Tallinn Mayor Jüri Mõis finally quit his mandate in the Riigikogu, citing the large workload from his job running the capital. He has been under pressure, even from within his own party, to relinquish his parliamentary mandate. He apparently has failed to attend a session since his inauguration as mayor of Tallinn. Mõis has been the target of widespread criticism, ranging from his plan to cut the number of police to making statements like: "Estonia is too weak a trademark to be bound to it one hundred per cent or to devote oneself fully to." Yes, he is the former minister of interior and current mayor of Tallinn. Perhaps he is thinking of his previous position as the head of Hansapank (see this week's Amber Coast for more on Mayor Mõis).

Tallinn will raise its public transportation costs by two-fold, starting in March. Prepay tickets will go up from EEK five to EEK ten, while purchases aboard buses will up from EEK seven to EEK 15. The change has been criticised by many, who argue that now more "rabbits" will take public transportation without paying. Of the 30 or so undercover ticket inspectors, they say they catch a hundred "rabbits" a day. Fines for not having a valid ticket while on a bus run into the hundreds of kroons.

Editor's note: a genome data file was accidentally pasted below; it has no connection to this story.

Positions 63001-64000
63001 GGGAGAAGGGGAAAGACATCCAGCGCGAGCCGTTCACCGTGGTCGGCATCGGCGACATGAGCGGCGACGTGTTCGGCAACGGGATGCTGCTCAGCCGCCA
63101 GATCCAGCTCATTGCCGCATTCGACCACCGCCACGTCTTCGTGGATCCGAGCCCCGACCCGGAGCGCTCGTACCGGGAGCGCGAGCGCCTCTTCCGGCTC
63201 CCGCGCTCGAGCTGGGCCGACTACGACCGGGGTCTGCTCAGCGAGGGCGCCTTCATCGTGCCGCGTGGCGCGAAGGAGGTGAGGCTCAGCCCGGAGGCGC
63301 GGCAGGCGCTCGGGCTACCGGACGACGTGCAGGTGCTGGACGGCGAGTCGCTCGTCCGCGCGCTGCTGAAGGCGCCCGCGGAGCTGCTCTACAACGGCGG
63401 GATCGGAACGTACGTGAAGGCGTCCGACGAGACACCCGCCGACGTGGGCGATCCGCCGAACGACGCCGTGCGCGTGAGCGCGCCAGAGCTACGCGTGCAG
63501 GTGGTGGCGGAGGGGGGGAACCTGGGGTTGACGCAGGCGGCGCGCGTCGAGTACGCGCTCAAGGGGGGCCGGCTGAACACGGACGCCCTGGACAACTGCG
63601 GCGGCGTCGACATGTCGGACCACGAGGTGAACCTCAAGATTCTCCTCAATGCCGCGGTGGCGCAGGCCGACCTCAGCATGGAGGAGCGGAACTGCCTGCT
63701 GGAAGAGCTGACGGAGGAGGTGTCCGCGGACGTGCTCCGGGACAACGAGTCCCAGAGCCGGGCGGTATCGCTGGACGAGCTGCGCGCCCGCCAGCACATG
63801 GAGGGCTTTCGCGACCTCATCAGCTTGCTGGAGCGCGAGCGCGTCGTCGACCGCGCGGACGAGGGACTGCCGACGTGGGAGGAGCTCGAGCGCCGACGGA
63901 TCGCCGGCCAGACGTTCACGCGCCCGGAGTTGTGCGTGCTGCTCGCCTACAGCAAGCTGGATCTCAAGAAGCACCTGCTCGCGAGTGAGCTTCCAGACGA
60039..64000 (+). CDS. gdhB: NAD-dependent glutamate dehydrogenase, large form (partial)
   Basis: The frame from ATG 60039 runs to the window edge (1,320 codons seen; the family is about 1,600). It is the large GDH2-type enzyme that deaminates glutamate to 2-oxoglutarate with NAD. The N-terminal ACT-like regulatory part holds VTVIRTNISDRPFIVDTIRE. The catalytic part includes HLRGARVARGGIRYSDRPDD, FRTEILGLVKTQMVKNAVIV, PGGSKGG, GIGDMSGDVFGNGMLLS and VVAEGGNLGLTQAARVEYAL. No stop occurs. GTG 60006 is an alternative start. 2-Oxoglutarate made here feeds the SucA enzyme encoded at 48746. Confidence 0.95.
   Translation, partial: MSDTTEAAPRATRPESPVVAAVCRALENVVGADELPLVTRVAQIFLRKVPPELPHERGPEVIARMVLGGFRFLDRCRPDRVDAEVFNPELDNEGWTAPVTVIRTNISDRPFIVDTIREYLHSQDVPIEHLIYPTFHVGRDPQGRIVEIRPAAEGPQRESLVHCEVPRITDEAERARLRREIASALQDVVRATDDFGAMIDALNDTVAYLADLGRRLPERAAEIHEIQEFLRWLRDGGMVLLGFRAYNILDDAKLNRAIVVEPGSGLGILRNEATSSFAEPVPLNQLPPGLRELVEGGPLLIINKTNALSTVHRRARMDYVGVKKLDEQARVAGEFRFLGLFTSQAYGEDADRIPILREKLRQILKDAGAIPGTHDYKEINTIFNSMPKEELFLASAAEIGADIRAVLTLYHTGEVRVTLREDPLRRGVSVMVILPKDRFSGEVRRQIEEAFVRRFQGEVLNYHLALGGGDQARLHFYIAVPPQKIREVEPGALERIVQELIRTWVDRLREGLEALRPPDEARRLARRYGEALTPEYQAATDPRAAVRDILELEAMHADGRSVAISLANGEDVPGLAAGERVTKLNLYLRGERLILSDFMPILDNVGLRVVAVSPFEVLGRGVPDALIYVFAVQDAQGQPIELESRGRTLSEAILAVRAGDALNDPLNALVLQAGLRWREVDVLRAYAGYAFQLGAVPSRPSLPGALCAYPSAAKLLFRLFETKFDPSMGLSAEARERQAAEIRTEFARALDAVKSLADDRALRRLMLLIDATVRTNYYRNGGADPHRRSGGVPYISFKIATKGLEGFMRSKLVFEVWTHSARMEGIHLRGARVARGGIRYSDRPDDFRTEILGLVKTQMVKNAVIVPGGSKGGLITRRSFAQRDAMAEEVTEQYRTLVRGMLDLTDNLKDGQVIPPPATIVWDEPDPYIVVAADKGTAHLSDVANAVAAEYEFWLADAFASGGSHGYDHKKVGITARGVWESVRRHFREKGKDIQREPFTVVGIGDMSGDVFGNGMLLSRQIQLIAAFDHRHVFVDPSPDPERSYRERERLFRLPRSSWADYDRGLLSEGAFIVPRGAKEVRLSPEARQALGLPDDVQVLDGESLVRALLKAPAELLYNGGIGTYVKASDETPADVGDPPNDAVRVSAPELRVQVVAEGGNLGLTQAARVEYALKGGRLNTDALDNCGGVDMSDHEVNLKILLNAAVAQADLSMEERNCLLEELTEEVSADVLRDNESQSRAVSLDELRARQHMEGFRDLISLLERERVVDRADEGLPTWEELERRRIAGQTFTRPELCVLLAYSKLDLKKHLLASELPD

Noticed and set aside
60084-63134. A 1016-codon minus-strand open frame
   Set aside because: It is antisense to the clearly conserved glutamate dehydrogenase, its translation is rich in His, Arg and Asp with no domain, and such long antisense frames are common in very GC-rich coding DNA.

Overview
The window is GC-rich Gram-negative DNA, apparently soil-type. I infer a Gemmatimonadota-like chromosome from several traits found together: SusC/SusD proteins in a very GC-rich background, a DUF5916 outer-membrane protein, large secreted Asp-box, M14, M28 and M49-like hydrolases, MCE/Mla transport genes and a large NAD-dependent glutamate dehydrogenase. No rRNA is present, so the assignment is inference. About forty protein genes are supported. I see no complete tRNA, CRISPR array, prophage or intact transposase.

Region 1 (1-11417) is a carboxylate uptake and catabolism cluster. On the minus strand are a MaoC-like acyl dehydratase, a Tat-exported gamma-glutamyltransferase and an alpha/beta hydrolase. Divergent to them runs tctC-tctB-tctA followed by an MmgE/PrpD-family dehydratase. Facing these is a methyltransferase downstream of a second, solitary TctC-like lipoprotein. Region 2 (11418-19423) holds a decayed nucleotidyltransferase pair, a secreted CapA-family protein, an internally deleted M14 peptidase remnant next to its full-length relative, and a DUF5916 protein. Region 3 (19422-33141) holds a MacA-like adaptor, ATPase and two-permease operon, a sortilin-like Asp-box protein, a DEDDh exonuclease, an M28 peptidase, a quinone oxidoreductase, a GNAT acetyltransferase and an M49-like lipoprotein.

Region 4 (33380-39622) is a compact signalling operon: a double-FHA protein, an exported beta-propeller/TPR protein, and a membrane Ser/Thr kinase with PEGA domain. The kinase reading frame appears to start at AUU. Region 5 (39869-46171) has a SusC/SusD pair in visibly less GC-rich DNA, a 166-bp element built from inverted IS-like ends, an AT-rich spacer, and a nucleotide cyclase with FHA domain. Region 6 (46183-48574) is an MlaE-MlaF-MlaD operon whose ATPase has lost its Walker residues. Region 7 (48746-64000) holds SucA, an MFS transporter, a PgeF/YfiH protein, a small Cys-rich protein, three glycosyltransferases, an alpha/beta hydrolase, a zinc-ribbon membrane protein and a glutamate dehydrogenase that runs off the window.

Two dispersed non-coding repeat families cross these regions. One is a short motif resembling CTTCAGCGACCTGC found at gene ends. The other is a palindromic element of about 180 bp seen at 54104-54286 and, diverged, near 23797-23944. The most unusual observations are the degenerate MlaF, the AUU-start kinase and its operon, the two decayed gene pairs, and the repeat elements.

Economics and business

British firm GIBB won the tender to consult the Estonian government on the privatisation of Eesti Raudtee (Estonian Railways). The contract lasts up to the announcement of the privatisation, as GIBB is responsible only for helping to establish the privatisation conditions and tender. The government has not picked an advisor for the second stage of the privatisation, the actual sale itself.